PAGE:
The continued Muslim pressure and eventual fall of the Roman empire of the East and its capital Constantinople (1453) meant that much of the classical learning of the ancients, ancient manuscripts art and philosophy winged its way back west. Rich mercantile cities such as Florence and Venice were already profiting from the changing times, opening of trade routes and flourishing of thought and culture.
The definitive return of the Papacy to Rome (1417) after almost a hundred years under French influence at Avignon heralded a delayed start to the Renaissance for the city. It wasn’t long however before Rome came back to the focus of cultural and political attention. Popes such as Nicolas the fifth, Alexander VI (Borgia), Leo X (Medici) and Julius II spent enormous efforts and cash, won through taxes, indulgences and nepotism to renew the city through great projects such as the rebuilding of St. Peter’s or the opening of the first Museum in the world (the Capitoline).
Supreme artists such as Michaelangelo, Rafael, Bernini, Borromini and Caravaggio were commissioned to transform and decorate the city according to the tenets of the church and its “Counter Reformation“. This was the Catholic Church’s answer to the Protestant Reform: doctrinal militancy through Orders such as the Dominicans and Jesuits which directly translated itself into the art and architecture of the Baroque and the fearsome “Holy Inquisition”. Not even the Germanic incursion and violent depredation of the city by Charles the V in the year 1527 managed to stem the lavish spending and development of Rome. The cupolas of Rome multiplied and the skyline was changed from one of Medieval towers to an undulation of sparkling domes.
Even the quickest tour of the city will give a sense of the Machiavellian politics and intrigue which acted as an undercurrent throughout this period. The Borgia name is but the tip of the ice berg and virtually all the monuments bear the name, emblem or shield of this or the other Pope or Cardinal of this or the other noble family. Even St. Peter’s ubiquitously reminds us that it was completed by a Pope belonging to the Borghese family.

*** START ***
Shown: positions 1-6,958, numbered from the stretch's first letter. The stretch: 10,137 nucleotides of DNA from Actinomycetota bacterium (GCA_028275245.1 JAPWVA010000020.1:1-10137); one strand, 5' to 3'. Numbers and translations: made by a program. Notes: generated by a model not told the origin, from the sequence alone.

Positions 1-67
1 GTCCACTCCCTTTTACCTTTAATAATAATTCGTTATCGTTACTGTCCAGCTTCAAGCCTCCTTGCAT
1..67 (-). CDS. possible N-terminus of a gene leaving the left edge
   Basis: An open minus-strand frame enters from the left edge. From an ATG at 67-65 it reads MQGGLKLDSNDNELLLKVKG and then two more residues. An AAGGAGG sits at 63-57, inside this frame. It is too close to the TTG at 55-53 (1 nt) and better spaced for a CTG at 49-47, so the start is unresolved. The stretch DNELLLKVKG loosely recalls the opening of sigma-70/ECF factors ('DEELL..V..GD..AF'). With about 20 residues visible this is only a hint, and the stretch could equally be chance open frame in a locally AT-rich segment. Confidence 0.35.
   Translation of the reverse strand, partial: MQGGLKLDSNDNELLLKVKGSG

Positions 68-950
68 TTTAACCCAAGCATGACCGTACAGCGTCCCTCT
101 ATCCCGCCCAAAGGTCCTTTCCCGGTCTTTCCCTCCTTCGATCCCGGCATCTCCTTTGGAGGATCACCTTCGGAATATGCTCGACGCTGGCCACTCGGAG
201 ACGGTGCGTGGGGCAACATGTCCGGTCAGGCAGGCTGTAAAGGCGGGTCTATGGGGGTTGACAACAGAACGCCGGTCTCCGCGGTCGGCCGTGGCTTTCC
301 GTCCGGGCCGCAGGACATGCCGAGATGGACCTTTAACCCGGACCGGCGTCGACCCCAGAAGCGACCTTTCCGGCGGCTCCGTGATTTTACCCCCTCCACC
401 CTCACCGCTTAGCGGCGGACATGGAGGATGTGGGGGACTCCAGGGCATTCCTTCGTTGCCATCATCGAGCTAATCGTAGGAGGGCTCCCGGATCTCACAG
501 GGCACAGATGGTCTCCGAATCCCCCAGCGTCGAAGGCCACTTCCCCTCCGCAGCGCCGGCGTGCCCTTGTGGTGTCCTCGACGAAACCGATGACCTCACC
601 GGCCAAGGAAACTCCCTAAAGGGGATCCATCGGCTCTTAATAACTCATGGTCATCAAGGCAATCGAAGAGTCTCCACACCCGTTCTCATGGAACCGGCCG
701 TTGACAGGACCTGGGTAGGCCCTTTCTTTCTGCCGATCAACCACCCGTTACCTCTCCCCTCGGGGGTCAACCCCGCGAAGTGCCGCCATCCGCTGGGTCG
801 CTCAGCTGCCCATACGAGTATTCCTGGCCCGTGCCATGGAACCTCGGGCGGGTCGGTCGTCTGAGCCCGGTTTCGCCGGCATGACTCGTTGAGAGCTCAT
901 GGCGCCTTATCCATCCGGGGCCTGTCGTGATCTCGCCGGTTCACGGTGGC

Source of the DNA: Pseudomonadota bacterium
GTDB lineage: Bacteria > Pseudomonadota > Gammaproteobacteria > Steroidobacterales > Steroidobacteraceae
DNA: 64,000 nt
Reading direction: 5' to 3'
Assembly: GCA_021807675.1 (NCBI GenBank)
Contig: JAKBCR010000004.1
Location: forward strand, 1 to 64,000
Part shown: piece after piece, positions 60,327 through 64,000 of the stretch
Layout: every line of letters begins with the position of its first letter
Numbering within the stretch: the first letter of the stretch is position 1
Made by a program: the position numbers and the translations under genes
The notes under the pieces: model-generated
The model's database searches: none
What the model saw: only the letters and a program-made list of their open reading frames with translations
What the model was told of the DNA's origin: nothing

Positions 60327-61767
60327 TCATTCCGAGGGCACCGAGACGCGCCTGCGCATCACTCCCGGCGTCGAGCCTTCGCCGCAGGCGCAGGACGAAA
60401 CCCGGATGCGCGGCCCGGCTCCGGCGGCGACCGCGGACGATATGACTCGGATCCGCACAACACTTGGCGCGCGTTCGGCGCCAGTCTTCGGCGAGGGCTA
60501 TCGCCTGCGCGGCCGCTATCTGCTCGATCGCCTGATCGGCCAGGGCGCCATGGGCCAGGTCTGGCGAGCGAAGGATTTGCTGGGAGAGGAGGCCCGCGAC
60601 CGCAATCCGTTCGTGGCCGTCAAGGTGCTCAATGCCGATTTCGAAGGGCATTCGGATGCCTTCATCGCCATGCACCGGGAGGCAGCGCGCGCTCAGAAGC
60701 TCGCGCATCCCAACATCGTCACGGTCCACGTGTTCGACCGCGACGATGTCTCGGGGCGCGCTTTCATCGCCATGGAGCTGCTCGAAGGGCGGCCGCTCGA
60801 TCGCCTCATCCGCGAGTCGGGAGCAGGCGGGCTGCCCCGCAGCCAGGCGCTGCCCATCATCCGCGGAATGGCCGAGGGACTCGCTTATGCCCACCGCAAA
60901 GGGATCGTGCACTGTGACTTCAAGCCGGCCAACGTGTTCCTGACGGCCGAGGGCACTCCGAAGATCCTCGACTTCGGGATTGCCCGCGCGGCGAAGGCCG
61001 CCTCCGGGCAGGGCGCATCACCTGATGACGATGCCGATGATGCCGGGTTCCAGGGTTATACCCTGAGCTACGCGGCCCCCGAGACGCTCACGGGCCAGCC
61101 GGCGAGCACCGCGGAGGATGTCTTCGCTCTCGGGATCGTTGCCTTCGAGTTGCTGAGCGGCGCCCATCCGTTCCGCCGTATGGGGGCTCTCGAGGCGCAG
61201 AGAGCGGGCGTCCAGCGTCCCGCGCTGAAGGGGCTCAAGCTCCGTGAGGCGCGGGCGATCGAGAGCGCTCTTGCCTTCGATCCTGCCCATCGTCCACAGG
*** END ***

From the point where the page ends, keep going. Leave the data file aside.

This period too was to come to an end: The Renaissance was not only an artistic rebirth but also a rebirth of thought and of inquisitive philosophy. The Church no longer held the custody and monopoly and knowledge and as such great thinkers such as Newton, Bacon, Galileo and Descartes heralded the “age of reason”. The church was unprepared and perhaps a little at odds with this newfound freedom of thought and scientific speculation and so culture and growth followed economic and political power northwards, across the Alps.
The Papacy held on to its temporal power (military control over much of central Italy) for as long as it could and in spite of itself Rome also became the focus of attention of the northern Romantics such as Goethe, Shelley and Byron who saw in the city the echoes of its dying glories (of the Roman Empire that is). The city was one of the principal targets of the wealthy travellers of northern Europe in what was called the “Grand Tour”.